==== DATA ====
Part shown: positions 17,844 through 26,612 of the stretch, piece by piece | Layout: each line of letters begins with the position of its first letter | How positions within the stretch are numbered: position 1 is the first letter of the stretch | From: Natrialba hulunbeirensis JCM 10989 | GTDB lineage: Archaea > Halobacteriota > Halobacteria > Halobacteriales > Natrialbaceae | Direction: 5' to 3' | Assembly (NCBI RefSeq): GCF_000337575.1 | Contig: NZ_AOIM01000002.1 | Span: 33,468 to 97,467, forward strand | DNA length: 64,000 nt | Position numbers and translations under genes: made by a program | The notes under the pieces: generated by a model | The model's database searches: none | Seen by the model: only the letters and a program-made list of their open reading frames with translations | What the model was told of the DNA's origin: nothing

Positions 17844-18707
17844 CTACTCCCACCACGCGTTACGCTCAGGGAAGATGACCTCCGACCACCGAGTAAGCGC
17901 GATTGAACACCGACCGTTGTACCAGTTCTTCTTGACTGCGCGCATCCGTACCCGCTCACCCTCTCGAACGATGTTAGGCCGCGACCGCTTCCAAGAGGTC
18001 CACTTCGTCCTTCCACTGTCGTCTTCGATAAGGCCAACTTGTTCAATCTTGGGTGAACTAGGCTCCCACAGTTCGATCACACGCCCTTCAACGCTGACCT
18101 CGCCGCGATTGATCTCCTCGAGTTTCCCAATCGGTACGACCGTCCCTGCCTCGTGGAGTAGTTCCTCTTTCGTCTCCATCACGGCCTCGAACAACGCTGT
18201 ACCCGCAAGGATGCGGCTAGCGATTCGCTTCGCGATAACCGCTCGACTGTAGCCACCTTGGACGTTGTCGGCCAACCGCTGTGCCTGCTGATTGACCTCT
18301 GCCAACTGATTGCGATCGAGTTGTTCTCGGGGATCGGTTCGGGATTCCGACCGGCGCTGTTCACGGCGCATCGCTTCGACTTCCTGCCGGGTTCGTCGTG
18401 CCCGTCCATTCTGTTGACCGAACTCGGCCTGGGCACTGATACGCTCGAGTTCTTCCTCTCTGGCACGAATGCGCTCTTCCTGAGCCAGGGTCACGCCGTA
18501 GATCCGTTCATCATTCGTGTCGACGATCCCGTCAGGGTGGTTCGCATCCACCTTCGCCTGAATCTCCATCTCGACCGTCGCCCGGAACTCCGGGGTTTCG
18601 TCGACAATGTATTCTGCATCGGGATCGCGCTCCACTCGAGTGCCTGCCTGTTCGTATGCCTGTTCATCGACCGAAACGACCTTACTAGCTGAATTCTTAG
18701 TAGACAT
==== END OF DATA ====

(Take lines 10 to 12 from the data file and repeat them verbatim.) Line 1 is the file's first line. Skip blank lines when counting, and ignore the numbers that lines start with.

18501 GATCCGTTCATCATTCGTGTCGACGATCCCGTCAGGGTGGTTCGCATCCACCTTCGCCTGAATCTCCATCTCGACCGTCGCCCGGAACTCCGGGGTTTCG
18601 TCGACAATGTATTCTGCATCGGGATCGCGCTCCACTCGAGTGCCTGCCTGTTCGTATGCCTGTTCATCGACCGAAACGACCTTACTAGCTGAATTCTTAG
18701 TAGACAT